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First Drive

Road Test: Volkswagen Passat 2.0 BiTDI SCR GT 4MOTION 5dr DSG

£34,510 when new
Published: 05 May 2015


  • BHP


  • 0-62


  • CO2


  • Max Speed


Wake up TG, that's the old Passat!

Not so - but from the rear, the eighth-gen Passat's restyle is so subtle even its parents couldn't tell them apart. The front is better - a wide, chrome-festooned Phaeton-alike face. As per usual from VW, the real overhaul has occurred out of sight...

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What's the point of that, then?

Think about it - the types who buy Passat wagons demand lots of space, refinement, and some posh fixtures and fittings wrapped in an unassuming shell. The new Passat Estate does all of the above comprehensively better than the outgoing car - which itself was ageing remarkably gracefully.

Thanks to the modular MQB chassis, 2015's Passat is marginally shorter but much roomier - the interior has a handy 33mm of extra length, while the 650-litre boot swells to 1,780 litres with the rear backrests folded - up 47 and 49 litres respectively. That's all in a car, which, thanks to clever material usage in the rear axle, bodyshell, steering gubbins and even the wiring looms, is 85kg lighter than its forebear. Remarkable engineering, no?

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Will I feel all this when I climb inside?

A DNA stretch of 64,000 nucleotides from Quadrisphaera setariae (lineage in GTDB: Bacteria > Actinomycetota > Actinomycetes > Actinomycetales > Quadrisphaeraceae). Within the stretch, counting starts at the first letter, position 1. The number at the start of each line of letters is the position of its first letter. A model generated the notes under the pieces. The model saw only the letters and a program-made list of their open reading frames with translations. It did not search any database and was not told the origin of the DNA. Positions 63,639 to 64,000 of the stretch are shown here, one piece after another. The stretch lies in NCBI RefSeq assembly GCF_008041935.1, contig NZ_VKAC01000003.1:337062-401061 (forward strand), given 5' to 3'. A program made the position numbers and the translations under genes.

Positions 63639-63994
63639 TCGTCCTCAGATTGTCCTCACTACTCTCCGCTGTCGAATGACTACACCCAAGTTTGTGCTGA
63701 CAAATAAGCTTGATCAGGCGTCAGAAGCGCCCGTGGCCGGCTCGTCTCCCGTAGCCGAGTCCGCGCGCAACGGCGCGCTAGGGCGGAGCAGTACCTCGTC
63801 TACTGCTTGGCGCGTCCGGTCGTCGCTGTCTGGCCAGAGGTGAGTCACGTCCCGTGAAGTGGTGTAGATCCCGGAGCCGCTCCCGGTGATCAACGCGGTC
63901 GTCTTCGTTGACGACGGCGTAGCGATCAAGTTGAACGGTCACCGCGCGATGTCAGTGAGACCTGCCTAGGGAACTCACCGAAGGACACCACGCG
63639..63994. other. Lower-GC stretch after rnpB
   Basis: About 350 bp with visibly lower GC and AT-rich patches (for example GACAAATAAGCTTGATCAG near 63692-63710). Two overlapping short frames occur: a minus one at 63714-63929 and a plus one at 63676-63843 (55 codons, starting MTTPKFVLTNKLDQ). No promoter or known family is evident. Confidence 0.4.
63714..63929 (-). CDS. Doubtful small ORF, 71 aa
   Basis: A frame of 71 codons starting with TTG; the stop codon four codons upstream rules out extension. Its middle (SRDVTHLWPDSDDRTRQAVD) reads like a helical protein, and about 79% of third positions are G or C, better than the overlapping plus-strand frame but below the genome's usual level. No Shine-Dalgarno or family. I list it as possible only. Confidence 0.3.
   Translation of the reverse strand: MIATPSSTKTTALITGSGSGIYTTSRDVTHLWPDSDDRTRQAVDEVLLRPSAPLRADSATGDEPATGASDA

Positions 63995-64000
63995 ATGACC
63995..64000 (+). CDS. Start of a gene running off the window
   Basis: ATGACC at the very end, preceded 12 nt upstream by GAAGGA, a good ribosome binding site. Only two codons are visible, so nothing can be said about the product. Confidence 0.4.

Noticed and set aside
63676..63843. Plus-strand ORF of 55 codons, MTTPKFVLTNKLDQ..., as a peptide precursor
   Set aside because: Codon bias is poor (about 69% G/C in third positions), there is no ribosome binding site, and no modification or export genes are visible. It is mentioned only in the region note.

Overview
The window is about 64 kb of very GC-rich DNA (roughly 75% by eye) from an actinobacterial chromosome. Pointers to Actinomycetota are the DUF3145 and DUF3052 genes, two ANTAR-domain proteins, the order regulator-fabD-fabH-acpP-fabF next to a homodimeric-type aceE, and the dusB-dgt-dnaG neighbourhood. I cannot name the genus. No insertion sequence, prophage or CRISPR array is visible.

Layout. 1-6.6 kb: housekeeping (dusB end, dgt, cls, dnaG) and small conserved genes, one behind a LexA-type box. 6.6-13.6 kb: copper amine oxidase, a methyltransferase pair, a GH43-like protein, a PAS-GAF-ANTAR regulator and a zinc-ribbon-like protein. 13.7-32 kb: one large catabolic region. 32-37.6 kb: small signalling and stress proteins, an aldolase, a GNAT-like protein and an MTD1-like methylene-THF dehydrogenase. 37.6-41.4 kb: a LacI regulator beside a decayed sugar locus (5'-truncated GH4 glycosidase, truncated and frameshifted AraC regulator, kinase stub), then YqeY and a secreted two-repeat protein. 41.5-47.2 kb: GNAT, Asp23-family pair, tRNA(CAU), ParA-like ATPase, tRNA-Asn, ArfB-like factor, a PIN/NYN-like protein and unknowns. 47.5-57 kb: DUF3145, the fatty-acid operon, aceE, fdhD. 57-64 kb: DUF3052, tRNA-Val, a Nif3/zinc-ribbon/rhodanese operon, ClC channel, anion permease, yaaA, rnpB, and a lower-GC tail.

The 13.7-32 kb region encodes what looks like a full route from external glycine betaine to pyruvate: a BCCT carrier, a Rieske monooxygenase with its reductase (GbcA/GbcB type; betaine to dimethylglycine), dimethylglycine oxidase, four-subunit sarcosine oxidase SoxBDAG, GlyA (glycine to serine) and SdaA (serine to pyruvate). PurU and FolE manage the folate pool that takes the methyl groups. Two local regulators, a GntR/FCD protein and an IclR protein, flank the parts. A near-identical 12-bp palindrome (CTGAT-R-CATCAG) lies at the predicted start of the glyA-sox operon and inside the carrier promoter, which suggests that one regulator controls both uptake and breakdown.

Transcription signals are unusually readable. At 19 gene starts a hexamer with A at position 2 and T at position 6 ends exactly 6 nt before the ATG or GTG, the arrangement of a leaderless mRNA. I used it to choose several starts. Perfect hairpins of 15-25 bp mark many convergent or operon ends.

The extra room certainly: a six-foot-plus adult will be perfectly cheerful seated behind a similarly lofty driver. Visibility is also improved, and you'll appreciate the jump in material and build quality, which surpasses even the MkVII Golf, let alone the Ford Mondeo. It's far from stimulating - UK Passats won't be offered with the Audi TT's space-age digital instruments until July, and even then the only other cabin detail of note is the stretched air vent which mimics sheet music staves - but the ergonomics are spot on and it's as easy to use as a toaster.

Does that diet turn the Passat wagon into a corner carver?

No - a Mondeo or BMW 3 is a palpably sportier drive, despite all of the Passat test cars wearing £700 of adaptive dampers. Meanwhile, the new 237bhp, 369lb ft BiTDI twin-turbo diesel offers 62mph in a GTI-spec 6.3 seconds and impressively brief turbo lag - yet isn't an out-and-out diesel performance car, so the whole experience is a bit disjointed. Fuel economy on our test was an alarming 34.2mpg - the regular 2.0 TDIs offering around 150bhp are a much better fit.

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Anything else?

Watch the price. Spec a wagon with the bi-turbo diesel engine, 4WD, a seven-speed DSG and some tech toys and the price soars north of £40k. The Passat is just as inoffensively competent for over £10k less.

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